From Ergo Log
Take your bodyweight in kgs and divide it by 10. The result is the number of grams MSM you need to protect your muscles against breakdown during intensive physical exertion, according to a human study done by physiologists in Iran in the Iranian Journal of Pharmaceutical Research. MSM, a supplement easily available in pharmacies and online, has anticatabolic properties.
That MSM – full name methylsulfonylmethane – can protect athletes’ muscles is not news. We posted an article about it two years ago, but that was about the effects of MSM during strength training. The Iranian study is about endurance training.
The researchers gave eight untrained men 100 mg MSM per kg bodyweight, dissolved in water, on one occasion. A control group of the same size drank just water.
Two hours later the subjects had to run on a treadmill. First they had to run for 45 minutes on a treadmill at an intensity of 75 percent of their maximal oxygen uptake. That meant they were incapable of holding a conversation. The researchers then increased the speed of the belt every two minutes, until the men could no longer keep up.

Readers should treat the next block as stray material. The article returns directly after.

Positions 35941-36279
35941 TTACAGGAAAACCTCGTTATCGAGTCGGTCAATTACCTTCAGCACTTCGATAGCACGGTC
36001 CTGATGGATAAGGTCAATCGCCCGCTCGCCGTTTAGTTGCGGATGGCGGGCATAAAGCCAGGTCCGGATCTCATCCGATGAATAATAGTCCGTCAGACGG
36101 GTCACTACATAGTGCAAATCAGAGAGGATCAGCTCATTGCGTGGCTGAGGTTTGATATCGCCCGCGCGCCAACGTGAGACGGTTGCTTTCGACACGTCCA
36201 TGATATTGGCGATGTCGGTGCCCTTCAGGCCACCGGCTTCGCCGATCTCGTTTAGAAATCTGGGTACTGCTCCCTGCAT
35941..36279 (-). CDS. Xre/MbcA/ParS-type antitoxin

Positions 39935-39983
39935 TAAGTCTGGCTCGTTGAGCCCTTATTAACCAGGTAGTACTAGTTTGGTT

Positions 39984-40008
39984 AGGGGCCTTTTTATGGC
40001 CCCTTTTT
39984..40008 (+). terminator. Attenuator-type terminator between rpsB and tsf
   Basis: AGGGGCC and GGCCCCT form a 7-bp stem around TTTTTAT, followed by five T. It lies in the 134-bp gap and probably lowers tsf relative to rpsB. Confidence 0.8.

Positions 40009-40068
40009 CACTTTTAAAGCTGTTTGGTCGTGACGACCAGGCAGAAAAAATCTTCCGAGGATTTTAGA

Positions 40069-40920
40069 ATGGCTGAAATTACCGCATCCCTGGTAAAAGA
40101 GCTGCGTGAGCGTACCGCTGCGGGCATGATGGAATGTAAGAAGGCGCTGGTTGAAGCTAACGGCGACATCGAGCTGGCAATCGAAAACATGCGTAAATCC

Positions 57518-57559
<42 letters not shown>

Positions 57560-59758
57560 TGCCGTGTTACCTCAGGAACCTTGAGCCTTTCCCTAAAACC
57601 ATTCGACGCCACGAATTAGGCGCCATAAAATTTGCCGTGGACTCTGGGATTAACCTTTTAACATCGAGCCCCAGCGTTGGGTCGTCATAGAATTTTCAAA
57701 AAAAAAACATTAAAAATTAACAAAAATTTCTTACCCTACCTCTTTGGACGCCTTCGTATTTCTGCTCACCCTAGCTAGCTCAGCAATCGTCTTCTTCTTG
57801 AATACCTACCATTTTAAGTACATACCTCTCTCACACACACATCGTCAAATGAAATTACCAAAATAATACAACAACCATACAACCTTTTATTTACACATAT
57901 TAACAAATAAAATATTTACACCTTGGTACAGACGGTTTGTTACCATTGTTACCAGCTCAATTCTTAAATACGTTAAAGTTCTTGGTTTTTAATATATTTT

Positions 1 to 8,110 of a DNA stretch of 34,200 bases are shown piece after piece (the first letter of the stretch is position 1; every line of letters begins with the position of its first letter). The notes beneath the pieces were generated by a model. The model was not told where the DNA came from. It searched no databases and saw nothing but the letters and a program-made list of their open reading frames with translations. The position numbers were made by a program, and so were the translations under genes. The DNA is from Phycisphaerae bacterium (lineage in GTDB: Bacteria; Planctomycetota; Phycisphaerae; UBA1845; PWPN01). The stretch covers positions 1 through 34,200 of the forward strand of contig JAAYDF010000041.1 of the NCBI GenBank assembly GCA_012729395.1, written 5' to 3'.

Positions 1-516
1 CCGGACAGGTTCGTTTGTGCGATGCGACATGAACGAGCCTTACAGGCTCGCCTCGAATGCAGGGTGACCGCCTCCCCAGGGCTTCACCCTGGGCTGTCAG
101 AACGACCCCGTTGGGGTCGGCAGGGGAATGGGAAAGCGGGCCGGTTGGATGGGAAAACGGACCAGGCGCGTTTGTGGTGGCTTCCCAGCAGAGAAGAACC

Broken down protein
Before and after the session the researchers measured the amount of oxidised protein in the form of protein carbonyl [PC] in the men’s blood. Much of this protein comes out of the muscles, where proteins are damaged during intensive exercise. MSM reduced the amount of protein carbonyl after the session.
Protein carbonyl is formed during physical exertion, above all as a result of the activity of free radicals in the muscle cells. MSM reduced this activity the researchers discovered when they measured the concentration of malondialdehyde [MDA] in the subjects’ blood. MDA is a marker for free radical activity.
“It seems that acute administration of MSM prior to exercise may alleviate some markers of oxidative stress”, the researchers write. “The exact mechanism of MSM on attenuating the markers of oxidative stress is not well established and further exploration is needed.”
Iran J Pharm Res. 2013 Fall;12(4):845-53.